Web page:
|Judge of the United States Court of Appeals for the Eleventh Circuit|
|Assumed office |
December 6, 2019
|Appointed by||Donald Trump|
|Preceded by||Stanley Marcus|
|Justice of the Supreme Court of Florida|
January 9, 2019 – December 6, 2019
|Appointed by||Ron DeSantis|
|Preceded by||R. Fred Lewis|
|Succeeded by||John D. Couriel|
|Chief Judge of the Florida Third District Court of Appeal|
January 1, 2019 – January 8, 2019
|Preceded by||Leslie Rothenberg|
|Succeeded by||Kevin Emas|
|Judge of the Florida Third District Court of Appeal|
June 2006 – January 9, 2019
|Appointed by||Jeb Bush|
|Preceded by||David Levy|
|Succeeded by||Monica Gordo|
|Born||November 2, 1967|
Miami, Florida, U.S.
|Spouse(s)||Paul Huck Jr.|
|Education||Florida International University (BA)|
Columbia University (JD)
Barbara Lagoa (born November 2, 1967) is an American attorney and jurist serving as a United States Circuit Judge of the United States Court of Appeals for the Eleventh Circuit. Prior to becoming a federal judge, she was the first Hispanic woman to be appointed as a Justice of the Supreme Court of Florida.
Lagoa was born in Miami, Florida, in 1967. A Cuban-American, Lagoa is the daughter of parents who fled from Cuba following the Revolution and the assumption of power by Fidel Castro. She grew up in the majority Cuban-American city of Hialeah, Florida. She is bilingual. Lagoa earned a Bachelor of Arts, cum laude, in 1989 from Florida International University, where she majored in English and was a member of the Phi Kappa Phi honor society. She received her Juris Doctor from Columbia Law School in 1992; while at Columbia, she was an Associate Editor of the Columbia Law Review.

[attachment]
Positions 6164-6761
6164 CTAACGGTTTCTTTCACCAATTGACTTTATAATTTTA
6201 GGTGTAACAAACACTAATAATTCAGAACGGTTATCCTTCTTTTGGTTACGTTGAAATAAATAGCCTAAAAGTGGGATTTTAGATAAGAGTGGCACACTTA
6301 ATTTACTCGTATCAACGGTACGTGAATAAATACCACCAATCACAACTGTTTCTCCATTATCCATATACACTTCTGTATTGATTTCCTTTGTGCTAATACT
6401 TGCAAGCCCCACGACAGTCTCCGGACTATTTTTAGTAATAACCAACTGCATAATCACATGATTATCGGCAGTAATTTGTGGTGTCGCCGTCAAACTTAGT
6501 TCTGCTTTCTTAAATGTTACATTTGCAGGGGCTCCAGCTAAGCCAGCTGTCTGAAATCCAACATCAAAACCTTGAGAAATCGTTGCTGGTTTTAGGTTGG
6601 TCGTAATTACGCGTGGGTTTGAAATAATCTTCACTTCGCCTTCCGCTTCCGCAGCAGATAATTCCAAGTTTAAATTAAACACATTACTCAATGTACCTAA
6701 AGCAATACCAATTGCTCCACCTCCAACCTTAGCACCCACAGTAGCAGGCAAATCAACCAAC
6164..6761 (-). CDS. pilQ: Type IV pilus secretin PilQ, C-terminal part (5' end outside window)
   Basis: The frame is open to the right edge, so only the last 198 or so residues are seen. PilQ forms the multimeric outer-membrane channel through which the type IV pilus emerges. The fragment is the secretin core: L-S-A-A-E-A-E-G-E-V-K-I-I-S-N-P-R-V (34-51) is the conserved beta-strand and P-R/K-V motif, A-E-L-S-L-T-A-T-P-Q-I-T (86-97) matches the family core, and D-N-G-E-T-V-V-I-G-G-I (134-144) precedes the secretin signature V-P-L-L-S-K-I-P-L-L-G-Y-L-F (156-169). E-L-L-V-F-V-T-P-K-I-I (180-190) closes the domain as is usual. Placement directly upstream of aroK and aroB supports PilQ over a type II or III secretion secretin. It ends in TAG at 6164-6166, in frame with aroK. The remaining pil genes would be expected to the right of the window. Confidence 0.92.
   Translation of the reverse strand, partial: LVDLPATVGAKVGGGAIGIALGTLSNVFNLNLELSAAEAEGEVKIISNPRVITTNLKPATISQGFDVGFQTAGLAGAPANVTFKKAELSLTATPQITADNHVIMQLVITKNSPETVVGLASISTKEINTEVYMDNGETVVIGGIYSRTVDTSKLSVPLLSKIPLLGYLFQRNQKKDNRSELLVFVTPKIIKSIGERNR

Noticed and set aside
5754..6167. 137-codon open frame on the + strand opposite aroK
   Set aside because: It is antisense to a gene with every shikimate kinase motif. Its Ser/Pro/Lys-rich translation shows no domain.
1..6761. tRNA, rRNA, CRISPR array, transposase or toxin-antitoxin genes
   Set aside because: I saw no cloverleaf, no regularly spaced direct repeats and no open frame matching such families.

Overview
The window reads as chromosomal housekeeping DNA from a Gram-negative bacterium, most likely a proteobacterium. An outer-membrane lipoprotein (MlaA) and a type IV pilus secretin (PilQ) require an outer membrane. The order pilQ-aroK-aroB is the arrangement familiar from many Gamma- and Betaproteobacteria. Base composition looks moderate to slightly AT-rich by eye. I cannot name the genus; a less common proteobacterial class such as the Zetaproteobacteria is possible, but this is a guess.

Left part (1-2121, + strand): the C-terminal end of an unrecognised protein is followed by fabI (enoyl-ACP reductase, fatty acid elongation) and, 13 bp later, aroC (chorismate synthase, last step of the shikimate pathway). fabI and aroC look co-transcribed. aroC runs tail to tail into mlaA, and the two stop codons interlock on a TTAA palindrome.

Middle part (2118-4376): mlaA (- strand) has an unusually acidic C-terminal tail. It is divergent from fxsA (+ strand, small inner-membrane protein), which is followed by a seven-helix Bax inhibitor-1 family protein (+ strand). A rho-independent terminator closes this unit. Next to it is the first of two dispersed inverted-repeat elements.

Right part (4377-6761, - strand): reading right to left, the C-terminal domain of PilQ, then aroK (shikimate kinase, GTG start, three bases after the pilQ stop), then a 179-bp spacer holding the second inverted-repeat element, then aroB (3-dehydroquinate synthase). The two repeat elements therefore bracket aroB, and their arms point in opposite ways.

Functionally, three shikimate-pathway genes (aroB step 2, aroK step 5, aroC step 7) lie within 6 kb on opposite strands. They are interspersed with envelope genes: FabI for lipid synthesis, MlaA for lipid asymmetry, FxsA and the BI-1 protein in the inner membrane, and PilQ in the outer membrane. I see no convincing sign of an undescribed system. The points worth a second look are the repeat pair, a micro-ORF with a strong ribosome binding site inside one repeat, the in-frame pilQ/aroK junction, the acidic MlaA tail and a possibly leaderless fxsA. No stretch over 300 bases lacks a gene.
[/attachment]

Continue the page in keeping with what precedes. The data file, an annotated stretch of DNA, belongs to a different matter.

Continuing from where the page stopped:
In 2000, Lagoa was one of a dozen mostly-pro bono lawyers who represented the Miami family of Elián González. In 2003, she became an Assistant United States Attorney for the Southern District of Florida, working in the Civil, Major Crimes, and Appellate Sections.
Lagoa was appointed to the Third District Court of Appeal by Governor Jeb Bush in June 2006 and became Chief Judge on January 1, 2019. On January 9, 2019, she was appointed to the Supreme Court of Florida by Governor Ron DeSantis. She was the first Hispanic woman and the first Cuban American woman to sit on the Florida Supreme Court. In April 2019, Lagoa wrote for the unanimous court when it found that DeSantis acted within his authority by suspending Sheriff Scott Israel for his response to the Stoneman Douglas High School shooting.
In November 2019, Lagoa participated in oral arguments concerning an advisory opinion on whether the governor could require those felons whom voters had re-enfranchised through 2018 Florida Amendment 4 to pay fines before being allowed to vote. Lagoa resigned her position when she was appointed to the United States Court of Appeals for the Eleventh Circuit.